www.ridethecariboo.ca/quesnel/

Hallis Lake

Hallis Lake has over 75 kilometres of cross country skiing and snowshoe trails built for our powdery winters. In the summer, these trails are amazing for hiking and biking! There are many viewpoints along the way, and you can choose from a variety of trail options. For a detailed map, check out the Cariboo Ski Club website. Hallis Lake also features a 750 metre low mobility trail, leading to a lookout point on the edge of Hallis Lake. A map of this trail can be found on the Cariboo Regional District website.

www.caribooski.ca

www.cariboord.ca/services/recreation-2/accessible-trails/hallis-lake-low-mobility-trail

Sisters Creek

The Sister's Creek Recreation Site is home to large network of multi-use trails, including a fully accessible 800 metre trail taking you to a picturesque view of the banks of the Fraser River. A map can be found on on the Cariboo Regional District website.

www.cariboord.ca/services/recreation-2/accesible-trails/sisters-creek-kersley

WEST

Alexander Mackenzie Heritage Trail

Also known as the Grease trail, this 420 kilometre trail stretches from Quesnel all the way to the Bella Coola. It takes between 18 to 24 days to complete, and was once used as a trade and travel route from the West Coast to the Interior. Only experienced backcountry hikers should venture onto this path, the trail is not well maintained or marked.

Claymine Low Mobility Trail

Approximately one kilometre in length, this trail winds through lush forest and loops around a glacial boulder. There is a diverse range of wildlife to found, including an active heron's nest. There's an accessible washroom facility on site and an information kiosk at the trailhead for detailed trail information. The trail can be found 15 minutes west of Quesnel, with a map available for download on the Bouchie Lake Recreation website.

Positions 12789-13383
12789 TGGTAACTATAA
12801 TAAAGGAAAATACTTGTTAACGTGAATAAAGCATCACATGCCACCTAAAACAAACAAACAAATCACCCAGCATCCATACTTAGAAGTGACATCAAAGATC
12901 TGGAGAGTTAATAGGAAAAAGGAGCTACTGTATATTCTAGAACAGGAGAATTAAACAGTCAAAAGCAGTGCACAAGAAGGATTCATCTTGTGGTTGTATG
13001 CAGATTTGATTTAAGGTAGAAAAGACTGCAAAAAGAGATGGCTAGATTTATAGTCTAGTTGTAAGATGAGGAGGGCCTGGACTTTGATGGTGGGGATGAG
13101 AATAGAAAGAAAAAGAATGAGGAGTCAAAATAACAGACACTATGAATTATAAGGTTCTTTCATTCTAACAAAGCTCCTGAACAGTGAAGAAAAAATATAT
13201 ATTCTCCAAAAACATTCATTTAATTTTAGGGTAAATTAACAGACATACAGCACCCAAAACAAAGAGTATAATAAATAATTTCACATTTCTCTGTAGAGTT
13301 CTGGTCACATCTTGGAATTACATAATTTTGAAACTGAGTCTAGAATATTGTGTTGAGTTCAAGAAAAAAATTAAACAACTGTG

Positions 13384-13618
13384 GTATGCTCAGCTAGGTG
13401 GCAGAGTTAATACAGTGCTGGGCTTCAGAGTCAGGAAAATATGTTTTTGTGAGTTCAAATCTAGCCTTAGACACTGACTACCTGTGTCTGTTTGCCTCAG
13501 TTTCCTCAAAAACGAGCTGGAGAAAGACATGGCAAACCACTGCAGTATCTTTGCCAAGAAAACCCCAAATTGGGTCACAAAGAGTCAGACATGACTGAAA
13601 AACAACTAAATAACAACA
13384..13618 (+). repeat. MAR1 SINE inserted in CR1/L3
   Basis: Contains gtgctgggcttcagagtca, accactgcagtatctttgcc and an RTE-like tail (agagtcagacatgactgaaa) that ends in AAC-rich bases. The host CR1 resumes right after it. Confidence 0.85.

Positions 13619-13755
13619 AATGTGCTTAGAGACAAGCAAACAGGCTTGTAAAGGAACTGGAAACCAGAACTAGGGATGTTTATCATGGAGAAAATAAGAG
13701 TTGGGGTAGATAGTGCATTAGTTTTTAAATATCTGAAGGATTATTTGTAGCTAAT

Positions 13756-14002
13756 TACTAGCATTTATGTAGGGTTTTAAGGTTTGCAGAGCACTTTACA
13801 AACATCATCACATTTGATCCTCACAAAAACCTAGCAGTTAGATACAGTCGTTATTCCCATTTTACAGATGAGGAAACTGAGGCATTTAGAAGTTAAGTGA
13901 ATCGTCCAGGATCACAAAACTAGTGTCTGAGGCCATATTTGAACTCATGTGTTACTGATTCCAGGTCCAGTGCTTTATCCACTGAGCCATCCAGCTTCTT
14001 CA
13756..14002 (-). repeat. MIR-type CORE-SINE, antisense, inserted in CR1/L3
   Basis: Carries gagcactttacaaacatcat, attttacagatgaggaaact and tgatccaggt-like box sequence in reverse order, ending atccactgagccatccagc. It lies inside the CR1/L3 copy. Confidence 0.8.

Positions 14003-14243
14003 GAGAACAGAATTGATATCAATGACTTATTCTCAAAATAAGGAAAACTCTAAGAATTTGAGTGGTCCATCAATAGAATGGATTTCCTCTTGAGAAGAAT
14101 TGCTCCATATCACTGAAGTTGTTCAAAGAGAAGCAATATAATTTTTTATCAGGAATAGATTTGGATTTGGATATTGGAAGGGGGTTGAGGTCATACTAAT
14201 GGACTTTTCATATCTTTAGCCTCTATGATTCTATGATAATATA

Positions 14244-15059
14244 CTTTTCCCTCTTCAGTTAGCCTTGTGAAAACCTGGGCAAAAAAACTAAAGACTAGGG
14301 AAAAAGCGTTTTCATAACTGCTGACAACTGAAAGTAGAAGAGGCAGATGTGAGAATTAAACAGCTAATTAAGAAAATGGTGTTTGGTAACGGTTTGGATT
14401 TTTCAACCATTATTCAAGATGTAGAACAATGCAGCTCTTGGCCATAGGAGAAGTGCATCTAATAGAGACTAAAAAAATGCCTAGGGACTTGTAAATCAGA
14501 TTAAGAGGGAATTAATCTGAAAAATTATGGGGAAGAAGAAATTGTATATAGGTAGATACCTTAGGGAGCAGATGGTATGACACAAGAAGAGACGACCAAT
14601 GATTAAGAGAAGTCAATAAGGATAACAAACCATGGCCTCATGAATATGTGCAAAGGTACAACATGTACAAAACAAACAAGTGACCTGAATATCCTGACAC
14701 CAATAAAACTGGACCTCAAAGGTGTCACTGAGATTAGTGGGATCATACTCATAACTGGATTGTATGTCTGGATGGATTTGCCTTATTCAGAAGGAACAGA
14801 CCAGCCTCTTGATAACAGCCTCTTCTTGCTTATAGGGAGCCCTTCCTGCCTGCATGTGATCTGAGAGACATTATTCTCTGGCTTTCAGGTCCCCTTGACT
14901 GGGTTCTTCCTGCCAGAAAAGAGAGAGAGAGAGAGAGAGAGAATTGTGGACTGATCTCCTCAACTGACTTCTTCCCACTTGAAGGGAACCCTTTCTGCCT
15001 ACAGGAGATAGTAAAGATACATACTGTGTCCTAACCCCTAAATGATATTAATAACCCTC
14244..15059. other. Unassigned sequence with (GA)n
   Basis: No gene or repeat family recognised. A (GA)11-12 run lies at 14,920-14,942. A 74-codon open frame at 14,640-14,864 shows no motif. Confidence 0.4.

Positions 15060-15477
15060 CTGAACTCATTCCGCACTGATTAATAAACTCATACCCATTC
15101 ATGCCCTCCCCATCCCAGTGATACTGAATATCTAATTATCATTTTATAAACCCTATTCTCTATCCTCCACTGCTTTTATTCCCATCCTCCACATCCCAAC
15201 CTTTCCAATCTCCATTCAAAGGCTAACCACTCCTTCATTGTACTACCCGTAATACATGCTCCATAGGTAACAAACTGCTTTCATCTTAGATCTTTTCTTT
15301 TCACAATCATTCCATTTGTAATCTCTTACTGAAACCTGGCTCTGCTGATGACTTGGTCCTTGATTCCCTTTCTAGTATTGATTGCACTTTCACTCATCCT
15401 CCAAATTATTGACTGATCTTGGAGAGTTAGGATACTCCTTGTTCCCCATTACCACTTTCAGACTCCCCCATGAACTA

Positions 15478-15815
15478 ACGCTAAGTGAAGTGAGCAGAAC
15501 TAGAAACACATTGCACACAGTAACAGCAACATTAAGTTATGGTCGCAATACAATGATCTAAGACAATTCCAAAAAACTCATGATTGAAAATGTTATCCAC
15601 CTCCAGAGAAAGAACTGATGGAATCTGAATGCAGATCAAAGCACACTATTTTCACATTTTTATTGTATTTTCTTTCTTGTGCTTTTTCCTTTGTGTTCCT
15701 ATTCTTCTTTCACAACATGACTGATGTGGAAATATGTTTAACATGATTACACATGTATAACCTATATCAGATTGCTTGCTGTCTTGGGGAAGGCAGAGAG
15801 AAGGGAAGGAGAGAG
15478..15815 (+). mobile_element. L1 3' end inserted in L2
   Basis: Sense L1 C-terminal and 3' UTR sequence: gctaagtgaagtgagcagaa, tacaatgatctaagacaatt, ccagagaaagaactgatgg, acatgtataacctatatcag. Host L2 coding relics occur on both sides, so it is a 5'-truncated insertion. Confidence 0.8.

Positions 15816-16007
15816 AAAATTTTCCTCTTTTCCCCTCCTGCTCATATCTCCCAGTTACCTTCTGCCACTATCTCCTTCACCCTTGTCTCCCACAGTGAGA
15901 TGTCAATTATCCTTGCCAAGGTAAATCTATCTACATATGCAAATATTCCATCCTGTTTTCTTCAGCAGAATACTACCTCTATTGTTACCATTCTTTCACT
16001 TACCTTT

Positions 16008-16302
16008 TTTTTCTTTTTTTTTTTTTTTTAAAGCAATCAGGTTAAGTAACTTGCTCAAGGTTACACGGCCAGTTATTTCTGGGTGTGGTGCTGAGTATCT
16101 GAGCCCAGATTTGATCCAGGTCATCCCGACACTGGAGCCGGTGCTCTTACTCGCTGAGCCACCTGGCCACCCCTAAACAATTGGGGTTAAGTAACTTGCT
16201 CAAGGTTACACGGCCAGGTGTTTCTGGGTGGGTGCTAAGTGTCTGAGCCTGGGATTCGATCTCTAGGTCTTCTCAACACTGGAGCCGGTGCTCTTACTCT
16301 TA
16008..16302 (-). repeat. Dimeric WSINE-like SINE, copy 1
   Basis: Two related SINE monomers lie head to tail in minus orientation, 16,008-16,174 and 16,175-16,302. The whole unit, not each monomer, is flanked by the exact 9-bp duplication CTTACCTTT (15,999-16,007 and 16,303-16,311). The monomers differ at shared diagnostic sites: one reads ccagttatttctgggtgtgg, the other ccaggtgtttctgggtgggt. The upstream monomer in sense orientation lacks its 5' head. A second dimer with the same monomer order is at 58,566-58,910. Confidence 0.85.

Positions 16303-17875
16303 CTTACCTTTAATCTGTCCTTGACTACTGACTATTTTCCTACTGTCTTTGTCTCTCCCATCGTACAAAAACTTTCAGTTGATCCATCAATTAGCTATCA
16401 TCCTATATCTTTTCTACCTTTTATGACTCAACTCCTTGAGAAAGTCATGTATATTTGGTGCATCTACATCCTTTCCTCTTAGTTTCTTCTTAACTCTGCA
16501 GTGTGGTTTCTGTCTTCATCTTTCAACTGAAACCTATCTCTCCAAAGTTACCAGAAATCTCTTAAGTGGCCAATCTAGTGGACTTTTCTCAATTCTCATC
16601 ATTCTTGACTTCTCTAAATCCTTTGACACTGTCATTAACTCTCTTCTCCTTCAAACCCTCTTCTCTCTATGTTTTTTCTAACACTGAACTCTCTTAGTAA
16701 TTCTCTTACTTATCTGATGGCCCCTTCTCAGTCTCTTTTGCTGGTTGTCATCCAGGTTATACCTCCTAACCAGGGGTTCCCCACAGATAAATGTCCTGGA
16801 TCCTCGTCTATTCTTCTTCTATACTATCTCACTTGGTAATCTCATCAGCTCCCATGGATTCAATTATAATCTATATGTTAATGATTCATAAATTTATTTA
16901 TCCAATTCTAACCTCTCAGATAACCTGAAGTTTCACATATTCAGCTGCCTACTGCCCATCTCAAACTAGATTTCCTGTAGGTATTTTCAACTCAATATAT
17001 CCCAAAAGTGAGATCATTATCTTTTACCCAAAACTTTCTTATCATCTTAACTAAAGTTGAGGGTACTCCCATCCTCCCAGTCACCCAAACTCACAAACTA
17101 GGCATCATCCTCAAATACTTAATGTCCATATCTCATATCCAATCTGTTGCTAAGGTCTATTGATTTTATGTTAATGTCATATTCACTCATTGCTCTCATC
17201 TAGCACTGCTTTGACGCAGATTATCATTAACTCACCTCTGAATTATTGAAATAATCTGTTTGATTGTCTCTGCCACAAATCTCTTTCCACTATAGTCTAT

www.bouchielakerec.ca/claymine-trails/

Deserter's Creek

You won't want to miss the view on this one! The 45 to 60 minute one way hike ends at Deep Creek Falls, located inside a ravine. Along the trail you will find great swimming holes, stone steps and great views. The trail is maintained, however be cautious of fallen trees and other hazards. To get there, drive 20 minutes south of Quesnel along West Fraser Road until you come across Narcosli Creek, where you'll find a parking area on the left. The trailhead can be found across the road, next to an information kiosk with a map.

Hangman Springs

Hangman Springs is a 20 kilometre looping trail network shared between hikers, bikers, horseback riders and ATV'ers. The trails provides scenic views of Baker Creek with various lengths and difficulties. To get there, drive west towards Bouchie Lake on North Fraser Drive. From the Moffat Bridge, drive 19.5 kilometres where you'll find a gravel pit on the left hand side of the road. Follow this road approximately one kilometre to a small parking area.

Pinnacles Provincial Park

Head over to Pinnacles Provincial Park for a birds-eye view of Quesnel and Baker Creek, in addition to 12 million year old hoodoo formations. To get there, turn right on Baker Drive in West Quesnel and drive approximately 6 kilometres to the parking lot on the left hand side. This trail is great for summer and winter activities, however keep in mind that parking is inaccessible during the winter months.

www.env.gov.bc.ca/bcparks/explore/parkpgs/pinnacles/